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. Last Updated: 07/27/2016

Yeltsin Must Pick Strong Finance Boss

At the end of January, a Boris Yeltsin still reeling from the Communists' victory in the parliamentary elections shunted economic policy-making to the bottom of his in-basket. Out went reform architect Anatoly Chubais, in came Vladimir Kadannikov, boss of ailing carmaker AvtoVAZ, as first deputy prime minister in charge of the economy.


The political calculus behind the personnel shuffle was clear. Chubais was the widely unpopular mastermind of privatization, but a skilled administrator who glided into a behind-the-scenes role guiding Yeltsin's re-election campaign. Kadannikov was seen as a forward-looking but one-of-the-boys industrial manager who could help swing Russia's big enterprises behind the president. Yet wags were quick to note that if Kadannikov could run the once-thriving AvtoVAZ into the ground, he could surely do the same for the country as a whole.


Six months later, the political dividend has been returned: Yeltsin has comfortably won his second term. The economic cost of the pre-election period, however, has been high. Tax collection has slowed to a trickle, investment has all but dried up, and gross domestic product has continued its slide.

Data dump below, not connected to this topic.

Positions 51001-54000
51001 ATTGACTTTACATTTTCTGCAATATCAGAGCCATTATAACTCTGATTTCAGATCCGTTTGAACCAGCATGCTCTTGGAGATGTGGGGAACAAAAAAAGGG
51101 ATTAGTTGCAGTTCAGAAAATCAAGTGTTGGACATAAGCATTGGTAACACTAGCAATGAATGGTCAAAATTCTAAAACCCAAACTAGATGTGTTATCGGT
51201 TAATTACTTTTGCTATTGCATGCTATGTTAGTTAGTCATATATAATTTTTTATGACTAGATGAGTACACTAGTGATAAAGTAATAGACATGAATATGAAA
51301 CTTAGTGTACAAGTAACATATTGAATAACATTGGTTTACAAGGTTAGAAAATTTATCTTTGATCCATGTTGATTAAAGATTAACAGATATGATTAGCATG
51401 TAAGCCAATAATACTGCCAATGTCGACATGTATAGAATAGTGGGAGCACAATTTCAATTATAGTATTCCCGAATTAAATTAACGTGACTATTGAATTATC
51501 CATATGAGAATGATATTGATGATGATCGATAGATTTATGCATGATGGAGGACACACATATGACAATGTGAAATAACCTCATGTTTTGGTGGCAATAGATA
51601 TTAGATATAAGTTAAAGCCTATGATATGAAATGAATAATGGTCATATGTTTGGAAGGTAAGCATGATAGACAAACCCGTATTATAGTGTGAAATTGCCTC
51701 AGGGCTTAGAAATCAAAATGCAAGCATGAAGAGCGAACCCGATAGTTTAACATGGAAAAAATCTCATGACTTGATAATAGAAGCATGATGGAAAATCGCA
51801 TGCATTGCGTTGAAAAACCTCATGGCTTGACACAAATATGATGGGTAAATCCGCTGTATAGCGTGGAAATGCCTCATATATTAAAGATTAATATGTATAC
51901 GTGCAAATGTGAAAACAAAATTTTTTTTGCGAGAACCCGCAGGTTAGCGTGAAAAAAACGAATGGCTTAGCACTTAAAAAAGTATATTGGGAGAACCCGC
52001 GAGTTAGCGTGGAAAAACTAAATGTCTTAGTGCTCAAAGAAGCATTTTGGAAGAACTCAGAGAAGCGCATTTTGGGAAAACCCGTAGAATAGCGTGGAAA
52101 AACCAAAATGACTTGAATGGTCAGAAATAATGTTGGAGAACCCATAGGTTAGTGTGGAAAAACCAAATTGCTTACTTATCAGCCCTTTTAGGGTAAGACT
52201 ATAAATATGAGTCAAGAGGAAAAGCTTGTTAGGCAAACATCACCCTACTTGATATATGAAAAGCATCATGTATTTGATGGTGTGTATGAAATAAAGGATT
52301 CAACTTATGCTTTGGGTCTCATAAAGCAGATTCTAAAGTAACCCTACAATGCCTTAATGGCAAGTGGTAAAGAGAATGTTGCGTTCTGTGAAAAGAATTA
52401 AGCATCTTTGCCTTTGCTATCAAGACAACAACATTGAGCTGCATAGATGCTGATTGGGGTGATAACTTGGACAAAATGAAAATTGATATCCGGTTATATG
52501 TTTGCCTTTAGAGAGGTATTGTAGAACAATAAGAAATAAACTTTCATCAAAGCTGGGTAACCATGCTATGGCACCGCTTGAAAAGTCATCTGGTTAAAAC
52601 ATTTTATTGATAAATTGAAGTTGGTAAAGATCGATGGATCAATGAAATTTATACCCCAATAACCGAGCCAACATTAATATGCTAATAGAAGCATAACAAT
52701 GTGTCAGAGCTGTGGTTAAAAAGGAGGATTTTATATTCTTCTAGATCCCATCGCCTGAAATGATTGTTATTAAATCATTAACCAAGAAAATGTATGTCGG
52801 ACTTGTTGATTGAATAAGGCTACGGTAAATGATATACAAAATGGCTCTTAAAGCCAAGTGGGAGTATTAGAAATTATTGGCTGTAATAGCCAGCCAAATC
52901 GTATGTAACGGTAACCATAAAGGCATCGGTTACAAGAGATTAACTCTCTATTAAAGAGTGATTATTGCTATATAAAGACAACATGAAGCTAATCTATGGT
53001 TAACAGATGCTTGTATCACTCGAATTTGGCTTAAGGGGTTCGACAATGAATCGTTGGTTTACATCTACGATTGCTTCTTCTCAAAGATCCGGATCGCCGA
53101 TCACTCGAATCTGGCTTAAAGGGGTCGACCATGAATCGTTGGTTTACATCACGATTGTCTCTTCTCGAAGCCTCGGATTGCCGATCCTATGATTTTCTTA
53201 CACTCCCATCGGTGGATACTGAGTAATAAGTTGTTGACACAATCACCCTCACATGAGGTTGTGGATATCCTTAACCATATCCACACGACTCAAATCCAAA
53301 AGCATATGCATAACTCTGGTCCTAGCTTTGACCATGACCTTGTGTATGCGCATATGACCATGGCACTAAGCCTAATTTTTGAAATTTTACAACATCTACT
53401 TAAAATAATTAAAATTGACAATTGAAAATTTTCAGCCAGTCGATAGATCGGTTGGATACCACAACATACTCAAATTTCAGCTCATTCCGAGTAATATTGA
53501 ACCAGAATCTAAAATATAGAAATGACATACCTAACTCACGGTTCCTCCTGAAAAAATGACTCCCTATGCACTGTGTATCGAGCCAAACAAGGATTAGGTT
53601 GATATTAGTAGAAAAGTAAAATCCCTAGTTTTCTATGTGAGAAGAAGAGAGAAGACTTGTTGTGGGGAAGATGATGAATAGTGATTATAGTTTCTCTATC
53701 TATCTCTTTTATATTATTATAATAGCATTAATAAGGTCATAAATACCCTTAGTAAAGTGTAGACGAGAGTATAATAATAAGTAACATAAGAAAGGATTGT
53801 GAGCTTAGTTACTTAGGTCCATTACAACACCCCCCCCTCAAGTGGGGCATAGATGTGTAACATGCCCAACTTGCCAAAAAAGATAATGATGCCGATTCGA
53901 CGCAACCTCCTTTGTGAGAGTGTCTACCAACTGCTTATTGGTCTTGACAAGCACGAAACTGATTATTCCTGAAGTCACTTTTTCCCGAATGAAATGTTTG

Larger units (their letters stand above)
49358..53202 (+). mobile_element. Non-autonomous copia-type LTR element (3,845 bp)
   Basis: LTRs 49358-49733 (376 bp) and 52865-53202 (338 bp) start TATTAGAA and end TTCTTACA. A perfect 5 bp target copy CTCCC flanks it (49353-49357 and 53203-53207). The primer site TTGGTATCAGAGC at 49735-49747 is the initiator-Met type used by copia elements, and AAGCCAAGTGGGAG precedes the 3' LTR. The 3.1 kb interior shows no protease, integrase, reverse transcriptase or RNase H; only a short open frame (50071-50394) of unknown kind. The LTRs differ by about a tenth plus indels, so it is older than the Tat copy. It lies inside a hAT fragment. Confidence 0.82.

Kadannikov can hardly be blamed for all these ills. Yeltsin's free-spending campaign ways were no help to the economy. Most businesses and individuals would have deferred major spending decisions until after the election no matter what.


Nevertheless, his tenure in the economics post can best be described as ineffectual. He showed only a shaky grasp of macroeconomic policy, rarely appeared before the press, public or parliament, and failed to initiate any serious reforms or wring industrial enterprises for their overdue tax arrears.


All indications now are that Kadannikov is a lame duck. Since the election, the administration has been openly canvassing candidates for his job, with Uneximbank chairman Vladimir Potanin, Duma deputy Alexander Shokhin, presidential adviser Alexander Livshits and Yabloko leader Grigory Yavlinsky the names commonly mentioned.


Any of the above would be capable candidates. What is vital is that the president put economic sense above politics in making the choice. Encouragingly, he already has done so in tapping as his chief of staff Chubais, who in turn is likely to put his own imprimatur on the deputy premier appointment.


Of course, there is no substitute for Yeltsin's firm hand at the wheel as well. For more than a month since the election, the economy and government have continued to drift as the president has recuperated at Barvikha. Heading off a feared economic crisis in the fall will require more active policy than has been seen to date.